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Avoid Bankruptcy

 

Bankruptcy filings are growing every year. Most bankruptcies are forced by aggressive creditors and collectors that scare the average consumer to seeking protection from the government.

Many bankruptcy can be prevented. Our goal is to inform and educate consumers so that they are aware that bankruptcy is the very last option. There are several other debt eliminating and debt reduction options.

One hidden unknown about bankruptcy is that you have to openly admit that you have filed Bankruptcy for the rest of your life. Businesses and financial institutions can easily find your Bankruptcy by searching the Internet for court records. Filing a Bankruptcy may mean looking at higher interest rates for the rest of your life.

 

Two types of consumer bankruptcy, chapter 7 and chapter 13

 

Bankruptcy Chapter 7

Chapter 7 is the most common type of filing. This is most common because most debts are written off and do not have to be paid back.

Bankruptcy Chapter 7 has all the same stigmas as Bankruptcy Chapter 13 but have loss of privacy, ten year impact on credit history, higher interest rates.

Bankruptcy Chapter 7 is recommended for people that have no choice. There are people that can barely afford to put food on the table and keep the lights on and have substantial amount of debt. This is a good time to think about Bankruptcy Chapter 7. You will not lose everything. Every state has its own requirements of what you will be able to keep and what you will loss.

When you file Bankruptcy Chapter 7 you have tp go before your state court asking the judge for a supervised liquidation of your assets to pay your creditors. Each state has its own requirements of what can be Exempt.

Most people who file Bankruptcy Chapter 7 have nothing but Exempt Property. There is nothing to liquidate and therefore nothing to pay to the creditors. The creditor accounts are then discharged by the judge. Leaving you with very little or no debt.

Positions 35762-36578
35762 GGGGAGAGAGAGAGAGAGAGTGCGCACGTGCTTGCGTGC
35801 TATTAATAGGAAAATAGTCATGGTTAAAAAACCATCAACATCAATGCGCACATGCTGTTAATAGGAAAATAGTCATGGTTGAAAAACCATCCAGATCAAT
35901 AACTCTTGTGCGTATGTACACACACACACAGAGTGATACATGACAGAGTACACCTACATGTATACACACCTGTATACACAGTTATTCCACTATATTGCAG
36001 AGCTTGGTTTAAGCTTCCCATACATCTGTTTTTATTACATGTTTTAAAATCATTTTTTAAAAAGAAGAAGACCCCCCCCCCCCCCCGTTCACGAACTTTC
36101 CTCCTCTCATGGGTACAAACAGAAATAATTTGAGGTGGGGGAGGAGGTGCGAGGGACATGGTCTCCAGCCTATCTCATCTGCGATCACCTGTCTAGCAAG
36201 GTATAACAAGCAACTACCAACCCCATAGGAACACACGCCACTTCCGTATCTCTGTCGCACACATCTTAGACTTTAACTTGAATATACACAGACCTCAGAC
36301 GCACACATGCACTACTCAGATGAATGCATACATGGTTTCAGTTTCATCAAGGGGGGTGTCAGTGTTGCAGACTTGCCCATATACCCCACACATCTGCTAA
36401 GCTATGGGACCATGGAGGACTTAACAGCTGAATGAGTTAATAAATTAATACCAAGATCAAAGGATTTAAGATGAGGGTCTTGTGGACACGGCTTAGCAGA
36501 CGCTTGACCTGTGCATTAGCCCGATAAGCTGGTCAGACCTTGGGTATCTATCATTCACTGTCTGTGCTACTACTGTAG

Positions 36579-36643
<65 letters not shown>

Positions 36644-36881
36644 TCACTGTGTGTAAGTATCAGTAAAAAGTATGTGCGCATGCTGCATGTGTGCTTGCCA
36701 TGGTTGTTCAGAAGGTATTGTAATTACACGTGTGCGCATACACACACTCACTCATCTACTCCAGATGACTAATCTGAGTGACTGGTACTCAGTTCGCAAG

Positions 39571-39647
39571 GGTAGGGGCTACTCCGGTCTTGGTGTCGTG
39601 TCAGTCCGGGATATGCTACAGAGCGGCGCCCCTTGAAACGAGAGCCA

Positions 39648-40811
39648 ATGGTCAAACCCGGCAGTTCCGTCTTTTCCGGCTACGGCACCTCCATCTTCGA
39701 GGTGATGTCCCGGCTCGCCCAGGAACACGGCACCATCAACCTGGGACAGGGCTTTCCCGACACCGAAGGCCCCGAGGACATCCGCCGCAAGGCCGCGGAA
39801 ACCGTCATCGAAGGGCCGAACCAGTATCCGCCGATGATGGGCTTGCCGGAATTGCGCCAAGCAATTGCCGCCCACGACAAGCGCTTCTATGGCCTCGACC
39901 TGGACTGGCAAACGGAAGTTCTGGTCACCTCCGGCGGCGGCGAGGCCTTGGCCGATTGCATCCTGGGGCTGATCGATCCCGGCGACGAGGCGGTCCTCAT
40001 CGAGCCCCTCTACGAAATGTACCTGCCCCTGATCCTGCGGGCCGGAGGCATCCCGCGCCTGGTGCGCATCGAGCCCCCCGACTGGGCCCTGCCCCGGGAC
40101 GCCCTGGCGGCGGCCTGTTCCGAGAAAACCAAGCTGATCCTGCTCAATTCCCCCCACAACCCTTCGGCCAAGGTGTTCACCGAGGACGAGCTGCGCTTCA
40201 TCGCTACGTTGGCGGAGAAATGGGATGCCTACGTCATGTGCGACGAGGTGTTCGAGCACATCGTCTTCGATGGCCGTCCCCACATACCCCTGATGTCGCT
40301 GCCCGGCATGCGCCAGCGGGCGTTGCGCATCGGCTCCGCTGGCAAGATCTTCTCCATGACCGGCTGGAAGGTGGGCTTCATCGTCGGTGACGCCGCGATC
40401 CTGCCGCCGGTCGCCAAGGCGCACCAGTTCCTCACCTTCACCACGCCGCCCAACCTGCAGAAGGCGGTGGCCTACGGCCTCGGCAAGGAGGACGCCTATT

Bankruptcy Chapter 13

Chapter 13 is very similar to credit counseling, supervised by the courts. When you file Bankruptcy Chapter 13 you are going before your state court. You ask the judge for protection from your creditors and collectors. Chapter 13 requires the full amount of the debt is paid off with government supervision over a three to five year period.

If you file Bankruptcy Chapter 13 you are going before your state court and asking the judge for protection from your creditors and collectors. In a Chapter 13 the full amount of the debt is paid off with government supervision over a three to five year period. ost of the debt will have to be paid back by the borrower. Typically any fees, finance charges and interest are eliminated.

People that have a substantial amount of debt and can afford to pay it off in three to five years should not file for Bankruptcy Chapter 13.

 

 

Bankruptcy Chapter 11

Chapter 11 bankruptcy is for businesses in debt. If a company declares bankruptcy under Chapter 11, it will attempt to reorganize. In that case, management may continue to run the day-to-day business operations, although the bankruptcy court must approve all significant business decisions. If the company ultimately succeeds in reorganizing, you may be able to exchange your old stocks or bonds for stocks or bonds in the new company. But the new securities may be worth less than your original investment -- or the bankruptcy court may determine that stockholders don't get anything because the debtor is insolvent.

A company also can file for bankruptcy under Chapter 7 if it intends to stop all operations and go completely out of business. The bankruptcy court will then appoint a trustee to liquidate the company's assets to pay off the debt, which may include debts to creditors and investors.

 

 

Bankruptcy can be avoided

Bankruptcy is your last debt reduction option. You have other options that can reduce your debt.

Sign Up for Debt Consolidation Here!

 

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